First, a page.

Male infertility challenges Azerbaijani families
26-year-old Baku native Nahid Ismayilov never imagined that his marriage would end in just a year and a half. Although the union was arranged by their families, the first months were quite happy and Nahid often expressed his desire to be a father. It wasn't long before the parents of the new couple also started talking about future grandchildren.
“My wife was a student and didn't want to be a mother yet. But I dreamed of becoming a father and even bought a 'test' from the drugstore several times to check. Seeing my enthusiasm, she went to the doctor and the gynecologist said she had no problems with fecundity,” Nahid says.
He notes that after that, he went to the doctor to see if he had any issues.
The doctor confirmed that Nahid had some issues that could affect his ability to have children. He received treatment for two months but it did not help.
Once it was determined that his wife did not have any issues, Nahid's mother-in-law started to blame him.
“This also damaged my relationship with my wife. Eventually, she told my mother 'your son is not a man' and this put an end to our relationship.”
Nahid Ismayilov's divorce is not unique.
Infertility is a leading cause of divorce in the country, second only to domestic violence, according to Elgun Safarov, a representative from the State Committee for Family, Women and Children.
The latest study into male infertility in Azerbaijan, carried out in 2017, found several reasons for the problem including infections, stress, genetic factors and malnutrition. Smoking, alcohol consumption and drug addiction also play a role.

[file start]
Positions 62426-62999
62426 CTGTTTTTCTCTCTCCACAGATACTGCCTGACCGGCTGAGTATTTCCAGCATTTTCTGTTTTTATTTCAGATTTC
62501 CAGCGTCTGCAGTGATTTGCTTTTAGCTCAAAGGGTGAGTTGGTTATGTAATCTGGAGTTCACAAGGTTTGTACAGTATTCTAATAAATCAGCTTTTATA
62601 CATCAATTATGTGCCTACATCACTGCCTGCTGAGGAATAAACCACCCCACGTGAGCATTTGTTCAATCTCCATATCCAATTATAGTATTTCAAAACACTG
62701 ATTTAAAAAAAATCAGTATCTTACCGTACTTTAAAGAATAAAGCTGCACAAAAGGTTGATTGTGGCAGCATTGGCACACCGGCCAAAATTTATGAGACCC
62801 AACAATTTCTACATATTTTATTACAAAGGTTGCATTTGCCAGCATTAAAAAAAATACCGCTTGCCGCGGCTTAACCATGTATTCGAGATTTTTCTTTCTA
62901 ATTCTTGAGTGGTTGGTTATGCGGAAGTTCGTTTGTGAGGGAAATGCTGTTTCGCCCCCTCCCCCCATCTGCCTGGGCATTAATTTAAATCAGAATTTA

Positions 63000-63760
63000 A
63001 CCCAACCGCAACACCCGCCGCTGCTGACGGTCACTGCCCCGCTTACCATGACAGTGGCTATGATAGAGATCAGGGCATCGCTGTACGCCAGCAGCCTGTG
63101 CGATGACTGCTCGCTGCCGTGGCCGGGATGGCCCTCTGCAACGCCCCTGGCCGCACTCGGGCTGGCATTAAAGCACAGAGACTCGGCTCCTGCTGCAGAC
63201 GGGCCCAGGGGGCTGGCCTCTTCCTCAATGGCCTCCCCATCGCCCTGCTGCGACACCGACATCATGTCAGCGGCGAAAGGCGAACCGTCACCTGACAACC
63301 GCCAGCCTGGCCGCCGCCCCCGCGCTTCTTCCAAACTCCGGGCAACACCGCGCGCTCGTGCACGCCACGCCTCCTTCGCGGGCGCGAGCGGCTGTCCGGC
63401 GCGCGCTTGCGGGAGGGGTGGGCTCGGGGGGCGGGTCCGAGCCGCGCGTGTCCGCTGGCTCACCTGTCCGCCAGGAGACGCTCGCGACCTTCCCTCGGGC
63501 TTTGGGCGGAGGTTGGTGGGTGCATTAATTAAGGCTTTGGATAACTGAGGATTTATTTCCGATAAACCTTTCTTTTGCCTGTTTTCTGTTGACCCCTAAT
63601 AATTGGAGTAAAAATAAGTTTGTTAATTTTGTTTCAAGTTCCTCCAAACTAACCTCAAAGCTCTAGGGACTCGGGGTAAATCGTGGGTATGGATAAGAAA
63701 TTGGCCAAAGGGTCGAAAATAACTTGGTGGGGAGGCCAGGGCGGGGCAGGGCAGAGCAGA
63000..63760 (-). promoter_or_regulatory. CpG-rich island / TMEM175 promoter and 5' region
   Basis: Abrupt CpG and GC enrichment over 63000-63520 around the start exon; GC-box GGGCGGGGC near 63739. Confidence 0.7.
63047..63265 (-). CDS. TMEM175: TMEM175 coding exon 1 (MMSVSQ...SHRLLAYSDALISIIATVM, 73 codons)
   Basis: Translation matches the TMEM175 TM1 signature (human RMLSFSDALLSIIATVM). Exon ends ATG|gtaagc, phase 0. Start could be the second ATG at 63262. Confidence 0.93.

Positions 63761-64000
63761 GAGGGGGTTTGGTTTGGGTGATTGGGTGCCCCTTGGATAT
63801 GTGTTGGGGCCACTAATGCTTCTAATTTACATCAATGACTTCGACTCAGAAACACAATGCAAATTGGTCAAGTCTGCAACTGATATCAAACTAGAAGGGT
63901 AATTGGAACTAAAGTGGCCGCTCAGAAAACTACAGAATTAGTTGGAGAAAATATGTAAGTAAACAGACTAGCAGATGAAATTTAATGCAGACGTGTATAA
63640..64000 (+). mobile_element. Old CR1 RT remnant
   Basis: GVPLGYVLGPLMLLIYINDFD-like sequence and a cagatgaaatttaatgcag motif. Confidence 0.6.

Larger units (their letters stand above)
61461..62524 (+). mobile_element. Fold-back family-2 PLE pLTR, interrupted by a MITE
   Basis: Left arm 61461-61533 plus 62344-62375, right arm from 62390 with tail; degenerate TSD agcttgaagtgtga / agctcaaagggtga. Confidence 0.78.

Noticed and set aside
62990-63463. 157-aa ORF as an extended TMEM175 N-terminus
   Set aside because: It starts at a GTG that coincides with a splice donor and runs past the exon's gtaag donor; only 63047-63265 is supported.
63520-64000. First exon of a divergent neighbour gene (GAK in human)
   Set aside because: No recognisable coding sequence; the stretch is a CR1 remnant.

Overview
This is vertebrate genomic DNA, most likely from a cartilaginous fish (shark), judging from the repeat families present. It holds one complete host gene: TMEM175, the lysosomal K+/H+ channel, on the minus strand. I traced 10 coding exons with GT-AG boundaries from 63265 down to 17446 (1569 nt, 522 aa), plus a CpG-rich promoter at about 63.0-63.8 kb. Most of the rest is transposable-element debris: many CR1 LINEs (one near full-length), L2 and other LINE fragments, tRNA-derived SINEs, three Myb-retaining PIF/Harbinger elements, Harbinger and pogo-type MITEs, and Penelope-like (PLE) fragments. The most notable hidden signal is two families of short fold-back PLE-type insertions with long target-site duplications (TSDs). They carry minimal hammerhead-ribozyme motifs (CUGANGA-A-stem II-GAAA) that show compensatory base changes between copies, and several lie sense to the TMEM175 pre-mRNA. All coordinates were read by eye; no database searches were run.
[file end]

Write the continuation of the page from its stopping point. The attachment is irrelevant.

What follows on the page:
For the Mirzayev family, male infertility is much more than a statistic. Married for 10 years, 38-year-old Sahin and his wife Tarana desperately want a child. The couple, who live in Baku after being displaced during the Karabakh conflict, tried for years before finally seeking medical help for Sahin.
“In the early years of our marriage, I received long-term treatment. I even went to different types of doctors and even unprofessional healers known in the community. My mother-in-law didn't see why Sahin should receive treatment. They said ‘He is a man, he has no problems, there are no infertile men in our family.’ But then Sahin went to the doctor and found out there was a problem,” 36-year-old Tarana Mirzayeva says.
Sahin was recently diagnosed with sperm deposition disorder. Treatment has not helped yet and now the couple wants to try artificial insemination.
“It is an expensive process; we do not have the means to pay for it. Hopefully, with God's help, the problem will be solved," Tarana says, noting that Sahin is still receiving treatment and the doctor is hopeful it may help.
"In any case, no divorce can ever take place. I can live without children, not without Sahin,” Tarana adds.
Tayyar Shukurov, a leading doctor of dermatology and venereology in Baku, notes that women often consult the gynecologist when couples have trouble conceiving, but men rarely seek medical treatment.